HYBRID EVENT: You can participate in person at Paris, France or Virtually from your home or work.
Jana Pisk, Speaker at Chemical Engineering Conferences
University of Zagreb, Croatia (Hrvatska)
Title : Tetranuclear molybdenum(vi) hydrazonato epoxidation (pre)catalysts: Is water always the best choice?


Metallosupramolecular chemistry area has grown exponentially with a key role of multinuclear metal complexes (MMC) [1,2].The most interesting and challenging MMS are metal-organic frameworks (MOF) and self-assembled supramolecular coordination complexes (SCC), applied for sensing and molecular recognition. SSC are very interesting for their catalytic performance.S ingle- or mixed-linker tetrahedral coordination cages (Mn,Cr,Fe) with Mn(salen) and Cr(salen) moieties catalysed sequential asymmetric epoxidation/epoxide ring-opening reaction [3], while trinuclear Zr catalyst was active for ethylene polymerization. Inspired by the latter, we tested tetranuclear molybdenum(VI) aroylhydrazonato compounds, [MoO4L], as cyclooctene and cyclohexene epoxidation (pre)catalysts, with tert-butyl hydroperoxide available in water or decane. No organic solvent was added, following the green quote: The best solvent is no solvent. With cyclooctene, catalysts showed very good activity and selectivity towards epoxide with both oxidants. In cyclohexene (ep)oxidation, with TBHP in decane, catalytic activity was moderate with good selectivity towards epoxide, while with TBHPaq catalytic results were interesting in terms of diol formation, furtherly employed for adipic acid production. DFT calculations were used to support and explain experimental catalytic result for tetranuclear self-assembled systems.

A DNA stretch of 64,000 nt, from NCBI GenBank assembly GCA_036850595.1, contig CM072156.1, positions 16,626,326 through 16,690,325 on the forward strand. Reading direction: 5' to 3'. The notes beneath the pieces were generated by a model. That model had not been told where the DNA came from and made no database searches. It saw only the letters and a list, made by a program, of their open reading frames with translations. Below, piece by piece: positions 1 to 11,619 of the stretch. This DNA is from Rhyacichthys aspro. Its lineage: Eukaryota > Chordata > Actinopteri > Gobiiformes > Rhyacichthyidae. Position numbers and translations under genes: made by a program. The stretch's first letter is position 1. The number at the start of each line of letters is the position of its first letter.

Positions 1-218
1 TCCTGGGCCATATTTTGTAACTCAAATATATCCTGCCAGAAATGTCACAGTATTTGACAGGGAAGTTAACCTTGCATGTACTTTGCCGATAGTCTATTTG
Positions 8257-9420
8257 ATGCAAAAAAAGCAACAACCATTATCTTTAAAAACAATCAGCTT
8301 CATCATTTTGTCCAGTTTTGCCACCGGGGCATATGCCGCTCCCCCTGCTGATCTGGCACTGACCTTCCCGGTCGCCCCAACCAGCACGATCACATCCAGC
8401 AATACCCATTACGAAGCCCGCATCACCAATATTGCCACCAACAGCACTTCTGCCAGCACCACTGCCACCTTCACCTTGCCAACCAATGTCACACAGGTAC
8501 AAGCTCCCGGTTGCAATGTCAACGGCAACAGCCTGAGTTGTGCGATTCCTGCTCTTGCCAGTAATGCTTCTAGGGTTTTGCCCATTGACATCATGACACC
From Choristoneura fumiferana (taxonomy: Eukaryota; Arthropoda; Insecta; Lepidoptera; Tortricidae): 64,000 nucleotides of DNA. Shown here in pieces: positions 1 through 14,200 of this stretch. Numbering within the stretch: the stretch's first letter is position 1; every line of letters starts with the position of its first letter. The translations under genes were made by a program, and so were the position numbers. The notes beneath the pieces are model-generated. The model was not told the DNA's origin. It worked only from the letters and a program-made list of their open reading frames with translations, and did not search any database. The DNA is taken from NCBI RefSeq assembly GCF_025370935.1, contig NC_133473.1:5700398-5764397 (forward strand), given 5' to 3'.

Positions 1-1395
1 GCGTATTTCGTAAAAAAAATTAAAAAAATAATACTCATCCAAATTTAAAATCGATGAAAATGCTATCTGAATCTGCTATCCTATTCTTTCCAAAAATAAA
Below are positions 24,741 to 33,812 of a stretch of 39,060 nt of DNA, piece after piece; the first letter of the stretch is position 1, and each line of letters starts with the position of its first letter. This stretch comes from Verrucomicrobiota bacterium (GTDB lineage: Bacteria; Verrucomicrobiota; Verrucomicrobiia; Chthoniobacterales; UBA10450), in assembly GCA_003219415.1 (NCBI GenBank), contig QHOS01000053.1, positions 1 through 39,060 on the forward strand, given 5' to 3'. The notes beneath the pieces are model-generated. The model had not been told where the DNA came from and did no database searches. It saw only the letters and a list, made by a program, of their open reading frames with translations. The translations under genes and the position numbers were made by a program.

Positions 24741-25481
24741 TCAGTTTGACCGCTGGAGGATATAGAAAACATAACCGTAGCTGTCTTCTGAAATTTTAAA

Audience take-away:

  • Tetranuclear complexes are the area of rapidly growing metallosupramolecular chemistry.
  • Catalysis under environmentally friendlier conditions with the use of TBHP in decane and TBHP in water.
  • Green metrics parameters discussed and explained in details. 
  • This is research that other faculty could use to expand their research or teaching. Furthermore, it provides a practical solution to a problem and gives insight in a detailed calculation of green metrics of the process on a lab-scale.


J. Pisk got a Ph.D. in Chemistry in 2012. In 2010 she spent one year at LCC Toulouse and IUT P. Sabatier Toulouse III, France, where she learned the basics of catalysis. She was Marie Curie Cofund's fellow and did postdoctoral research at the LCC, Toulouse (Project “Diligent search for chemical bio-sources: Solvent-free homogeneous and heterogeneous oxidation processes catalyzed by polyoxometalates”). She was an Assistant Professor at the Faculty of Science, Zagreb, in 2018, and from 2023 she is an Associate Professor. Her major interest is the coordination chemistry of molybdenum and vanadium and the investigation of catalytic properties of the obtained materials.